Top 10 Life Settlement News Stories of 2010
The life settlement world has seen an interesting 2010. As it comes to a close, some of this year’s events can be viewed not only as a barometer of the industry throughout the year, but also as a significant indicators of its future. Below are the ten biggest life settlement stories of 2010, in no particular order.
1) $100 million life settlement fraud case cracked. While fraud has been linked to life settlement investments in the past, the sheer size and scope of this case is hard to ignore. It features an 18-count indictment for [the] alleged roles in a $100 million fraud scheme with more than 800 victims across the United States and Canada.” Unfortunately, allegations of fraud continues to shape the perceptions held by consumers, regulators and investors alike.
2)SEC report suggests life settlements be defined as securities. The SEC's Life Settlements Task Force recommended that the Commission "consider recommending to Congress that it amend the definition of security under the federal securities laws to include life settlements as securities." Changing federal securities laws in this way would force life settlement intermediaries under the SEC's authority and necessitate FINRA registration.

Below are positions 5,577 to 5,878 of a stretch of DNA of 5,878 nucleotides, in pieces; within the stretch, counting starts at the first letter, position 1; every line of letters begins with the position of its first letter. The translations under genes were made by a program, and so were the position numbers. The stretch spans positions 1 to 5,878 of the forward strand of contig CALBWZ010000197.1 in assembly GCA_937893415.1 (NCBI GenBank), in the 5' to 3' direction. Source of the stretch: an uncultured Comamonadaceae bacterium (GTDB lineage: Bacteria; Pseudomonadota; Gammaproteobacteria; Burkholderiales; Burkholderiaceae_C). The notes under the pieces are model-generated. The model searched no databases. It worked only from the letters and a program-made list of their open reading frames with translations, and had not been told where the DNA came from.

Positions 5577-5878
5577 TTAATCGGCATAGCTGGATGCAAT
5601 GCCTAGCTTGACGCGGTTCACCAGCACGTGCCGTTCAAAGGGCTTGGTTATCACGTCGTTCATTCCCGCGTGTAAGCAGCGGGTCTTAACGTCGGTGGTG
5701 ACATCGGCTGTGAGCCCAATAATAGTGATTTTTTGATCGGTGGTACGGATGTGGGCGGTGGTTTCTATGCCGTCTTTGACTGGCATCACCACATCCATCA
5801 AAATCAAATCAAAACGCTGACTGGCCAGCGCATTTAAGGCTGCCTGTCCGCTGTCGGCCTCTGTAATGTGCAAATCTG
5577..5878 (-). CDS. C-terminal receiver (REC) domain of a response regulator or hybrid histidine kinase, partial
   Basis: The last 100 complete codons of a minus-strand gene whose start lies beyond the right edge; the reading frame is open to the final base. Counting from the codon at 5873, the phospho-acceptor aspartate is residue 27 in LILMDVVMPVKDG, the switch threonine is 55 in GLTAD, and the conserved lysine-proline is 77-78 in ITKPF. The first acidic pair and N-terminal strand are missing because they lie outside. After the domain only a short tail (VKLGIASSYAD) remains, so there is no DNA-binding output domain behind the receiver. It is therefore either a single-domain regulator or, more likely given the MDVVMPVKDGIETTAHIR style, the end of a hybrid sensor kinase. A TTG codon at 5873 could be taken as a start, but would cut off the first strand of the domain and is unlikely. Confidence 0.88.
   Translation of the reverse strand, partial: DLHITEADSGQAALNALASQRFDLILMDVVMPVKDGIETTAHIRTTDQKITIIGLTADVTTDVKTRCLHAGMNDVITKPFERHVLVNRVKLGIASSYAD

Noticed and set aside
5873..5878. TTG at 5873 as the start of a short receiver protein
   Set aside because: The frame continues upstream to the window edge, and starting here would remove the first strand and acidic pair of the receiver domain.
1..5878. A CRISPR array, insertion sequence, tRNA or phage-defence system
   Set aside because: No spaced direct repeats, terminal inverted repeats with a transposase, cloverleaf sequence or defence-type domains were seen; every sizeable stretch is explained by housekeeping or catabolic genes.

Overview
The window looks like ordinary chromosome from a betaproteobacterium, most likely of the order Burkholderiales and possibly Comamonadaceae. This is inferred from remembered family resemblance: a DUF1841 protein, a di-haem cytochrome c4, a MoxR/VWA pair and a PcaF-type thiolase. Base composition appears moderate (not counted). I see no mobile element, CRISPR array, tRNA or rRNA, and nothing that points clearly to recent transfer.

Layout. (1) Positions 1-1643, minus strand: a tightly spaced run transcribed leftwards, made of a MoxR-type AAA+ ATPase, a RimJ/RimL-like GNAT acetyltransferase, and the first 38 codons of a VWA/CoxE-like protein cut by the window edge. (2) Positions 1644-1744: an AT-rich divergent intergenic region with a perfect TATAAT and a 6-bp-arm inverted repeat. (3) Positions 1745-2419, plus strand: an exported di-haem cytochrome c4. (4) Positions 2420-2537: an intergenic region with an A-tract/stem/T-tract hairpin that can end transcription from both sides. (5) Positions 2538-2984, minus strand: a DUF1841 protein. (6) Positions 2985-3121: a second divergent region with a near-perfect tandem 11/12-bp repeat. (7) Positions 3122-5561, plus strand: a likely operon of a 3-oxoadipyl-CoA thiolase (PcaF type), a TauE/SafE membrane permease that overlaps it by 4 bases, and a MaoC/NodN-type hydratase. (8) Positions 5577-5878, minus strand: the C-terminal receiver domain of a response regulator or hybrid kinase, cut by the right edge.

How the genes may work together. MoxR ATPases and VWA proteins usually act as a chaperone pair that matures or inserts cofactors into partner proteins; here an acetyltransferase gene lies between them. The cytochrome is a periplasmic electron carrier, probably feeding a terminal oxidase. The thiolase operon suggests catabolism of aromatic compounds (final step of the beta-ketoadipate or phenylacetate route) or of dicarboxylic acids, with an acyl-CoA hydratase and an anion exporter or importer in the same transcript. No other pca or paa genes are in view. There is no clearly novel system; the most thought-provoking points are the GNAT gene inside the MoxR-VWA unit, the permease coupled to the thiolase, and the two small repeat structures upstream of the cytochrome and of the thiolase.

3)Zang v. Alliance Financial Services of Illinois, Ltd. In September, an Illinois court made a much talked about decision when it ruled that in essence, life settlements are not securities when only a single investor is involved. However, as renowned life settlement legal expert, Brian Casey pointed out, “[industry participants] should limit [their] enthusiasm for the ruling until additional courts have had the opportunity to adjudicate similar issues with fact patterns not as unusual as those set forth in Zang.”
4) LISA leadership change. After stewarding the Life Insurance Settlement Association (LISA) since 2001, Doug Head announces he will retire as executive director at the end of this year. Darwin Bayston, who has experience as a consultant with AVS Underwriting, and his own firm Life Settlement Consulting & Management, steps into the position at a time of enormous market and regulatory changes.
5)Invescor closes doors. A leading life settlement broker with strong ties to the broker dealer community cites slow market volume and a difficult selling environment as reason for shuttering business.
6) State regulation takes effect across the country. California, New York, Illinois, NH, Oregon, Rhode Island, Vermont and Wisconsin all saw new legislation take effect during 2010. While the new laws were expected, the legislation has changed compliance and disclosure practices in major markets such as CA, NY and IL.Continued on the next page